Regulation of human natural cytotoxicity by enkephalins and selective opiate agonists

Dorothy R. Oleson, Donald R. Johnson

Research output: Contribution to journalArticlepeer-review

60 Scopus citations


This study reports a bidirectional effect of the enkephalins and selective opiate receptor agonists on human natural killer (NK) cell activity. Peripheral blood mononuclear cells (PBMC) were obtained from healthy donors and enriched for T lymphocytes and large granular lymphocytes (LGL) by passage over nylon wool columns. Nylon wool nonadherent cell populations were preincubated for 18 h in the presence of fetal bovine serum with and without methionine-enkephalin, leucine-enkephalin, dynorphin (fragment 1-3), [d-Ser2]-leucine-enkephalin-Thr (DSLET), and [d-Ala2,N Me-Phe4, Gly-ol5]-enkephalin (DAGO). NK activity was measured by a standard 51Cr release assay with radiolabeled K562 cells. The cytolytic capacity of low NK responder populations was enhanced by the endogenous opioids while the NK activity of high responder populations was suppressed. These results suggest an immunoregulatory action of opioid peptides on NK activity. This possibility was confirmed using a serum-free system in conjunction with recombinant interferon-α. In addition, the classic opioid receptor antagonist naloxone displayed both antagonist and direct immunomodulatory properties, which may indicate the presence of lymphocyte derived opioid peptides in the culture system.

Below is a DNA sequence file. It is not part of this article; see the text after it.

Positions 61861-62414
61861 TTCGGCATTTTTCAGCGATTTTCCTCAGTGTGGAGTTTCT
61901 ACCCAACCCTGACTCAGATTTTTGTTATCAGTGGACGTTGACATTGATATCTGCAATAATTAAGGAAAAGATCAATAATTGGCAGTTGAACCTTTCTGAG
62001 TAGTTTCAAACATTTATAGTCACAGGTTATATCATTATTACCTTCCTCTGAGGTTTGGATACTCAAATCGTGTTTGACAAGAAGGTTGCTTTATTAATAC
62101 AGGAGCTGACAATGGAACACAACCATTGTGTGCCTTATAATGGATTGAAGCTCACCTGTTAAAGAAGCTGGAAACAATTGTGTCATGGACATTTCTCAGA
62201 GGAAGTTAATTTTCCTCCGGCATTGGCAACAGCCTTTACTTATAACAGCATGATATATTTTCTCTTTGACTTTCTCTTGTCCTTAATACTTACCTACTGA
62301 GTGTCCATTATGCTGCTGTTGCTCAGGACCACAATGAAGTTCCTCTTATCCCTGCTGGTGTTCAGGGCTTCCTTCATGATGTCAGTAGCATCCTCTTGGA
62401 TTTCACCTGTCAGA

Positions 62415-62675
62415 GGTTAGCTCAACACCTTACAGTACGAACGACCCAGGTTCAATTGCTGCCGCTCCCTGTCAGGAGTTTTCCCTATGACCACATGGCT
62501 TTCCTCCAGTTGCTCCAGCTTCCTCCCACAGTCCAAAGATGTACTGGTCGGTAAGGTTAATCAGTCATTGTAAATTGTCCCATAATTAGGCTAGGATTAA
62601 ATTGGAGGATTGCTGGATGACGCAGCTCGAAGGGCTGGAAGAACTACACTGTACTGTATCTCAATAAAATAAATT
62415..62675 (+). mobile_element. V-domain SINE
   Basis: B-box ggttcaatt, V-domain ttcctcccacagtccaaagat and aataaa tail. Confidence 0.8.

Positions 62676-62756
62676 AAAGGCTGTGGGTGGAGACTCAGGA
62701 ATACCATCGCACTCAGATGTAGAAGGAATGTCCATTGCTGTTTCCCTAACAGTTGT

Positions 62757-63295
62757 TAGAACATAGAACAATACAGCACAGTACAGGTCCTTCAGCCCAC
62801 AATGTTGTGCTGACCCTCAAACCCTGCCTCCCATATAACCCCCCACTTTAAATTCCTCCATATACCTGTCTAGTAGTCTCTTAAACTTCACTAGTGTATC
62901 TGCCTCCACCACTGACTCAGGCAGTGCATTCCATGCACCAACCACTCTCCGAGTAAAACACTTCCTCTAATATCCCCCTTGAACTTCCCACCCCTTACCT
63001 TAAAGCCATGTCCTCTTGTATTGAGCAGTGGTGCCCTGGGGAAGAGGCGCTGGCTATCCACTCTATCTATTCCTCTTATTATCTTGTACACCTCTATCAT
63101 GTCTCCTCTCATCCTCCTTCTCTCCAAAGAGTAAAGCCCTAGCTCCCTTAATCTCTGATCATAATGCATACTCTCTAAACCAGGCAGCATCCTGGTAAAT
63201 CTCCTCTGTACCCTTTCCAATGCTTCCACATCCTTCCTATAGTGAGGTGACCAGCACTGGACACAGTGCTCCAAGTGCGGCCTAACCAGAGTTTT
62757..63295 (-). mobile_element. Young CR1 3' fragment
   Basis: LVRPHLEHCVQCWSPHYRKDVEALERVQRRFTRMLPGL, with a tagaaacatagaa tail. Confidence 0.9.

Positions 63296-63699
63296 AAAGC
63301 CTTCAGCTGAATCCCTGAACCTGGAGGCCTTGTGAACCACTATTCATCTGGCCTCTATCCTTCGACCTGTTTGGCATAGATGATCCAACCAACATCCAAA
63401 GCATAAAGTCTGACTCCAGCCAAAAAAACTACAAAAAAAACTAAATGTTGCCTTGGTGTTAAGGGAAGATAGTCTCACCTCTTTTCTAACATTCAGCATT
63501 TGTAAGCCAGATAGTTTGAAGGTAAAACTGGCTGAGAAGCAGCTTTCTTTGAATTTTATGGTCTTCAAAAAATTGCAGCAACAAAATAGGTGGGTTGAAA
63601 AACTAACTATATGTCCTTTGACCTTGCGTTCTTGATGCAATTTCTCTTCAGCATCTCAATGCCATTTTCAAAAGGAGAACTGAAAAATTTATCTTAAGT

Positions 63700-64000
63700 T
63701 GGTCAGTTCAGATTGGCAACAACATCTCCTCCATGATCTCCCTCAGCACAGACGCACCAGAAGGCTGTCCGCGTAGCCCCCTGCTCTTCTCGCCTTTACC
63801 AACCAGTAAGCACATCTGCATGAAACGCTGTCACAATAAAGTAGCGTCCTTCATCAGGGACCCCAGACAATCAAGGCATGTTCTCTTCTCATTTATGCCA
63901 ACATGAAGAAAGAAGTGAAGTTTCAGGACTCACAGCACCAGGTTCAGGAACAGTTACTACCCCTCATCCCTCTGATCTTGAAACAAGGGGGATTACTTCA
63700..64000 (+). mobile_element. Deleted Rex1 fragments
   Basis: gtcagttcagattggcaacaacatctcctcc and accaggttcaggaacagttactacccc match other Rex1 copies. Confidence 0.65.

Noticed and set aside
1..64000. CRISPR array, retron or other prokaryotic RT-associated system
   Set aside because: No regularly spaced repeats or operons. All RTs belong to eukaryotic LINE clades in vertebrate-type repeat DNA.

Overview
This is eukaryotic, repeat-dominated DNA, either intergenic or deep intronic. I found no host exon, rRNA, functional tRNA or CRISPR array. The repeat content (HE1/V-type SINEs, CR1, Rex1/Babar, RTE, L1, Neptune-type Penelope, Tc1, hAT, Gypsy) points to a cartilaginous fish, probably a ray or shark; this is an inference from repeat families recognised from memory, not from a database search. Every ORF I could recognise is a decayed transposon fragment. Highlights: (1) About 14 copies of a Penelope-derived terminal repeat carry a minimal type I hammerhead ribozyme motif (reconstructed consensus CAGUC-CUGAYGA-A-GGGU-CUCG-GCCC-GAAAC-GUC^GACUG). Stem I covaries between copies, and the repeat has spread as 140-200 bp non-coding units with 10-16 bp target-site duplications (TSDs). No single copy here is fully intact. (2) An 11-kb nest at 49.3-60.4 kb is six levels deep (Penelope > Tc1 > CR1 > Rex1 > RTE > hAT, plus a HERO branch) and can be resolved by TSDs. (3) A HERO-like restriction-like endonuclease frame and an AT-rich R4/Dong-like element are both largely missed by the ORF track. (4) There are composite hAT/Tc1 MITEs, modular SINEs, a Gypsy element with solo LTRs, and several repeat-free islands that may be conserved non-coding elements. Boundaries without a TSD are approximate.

Original languageEnglish (US)
Pages (from-to)171-186
Number of pages16
JournalBrain Behavior and Immunity
Issue number3
StatePublished - Sep 1988

ASJC Scopus subject areas

  • Immunology
  • Endocrine and Autonomic Systems
  • Behavioral Neuroscience


Dive into the research topics of 'Regulation of human natural cytotoxicity by enkephalins and selective opiate agonists'. Together they form a unique fingerprint.

Cite this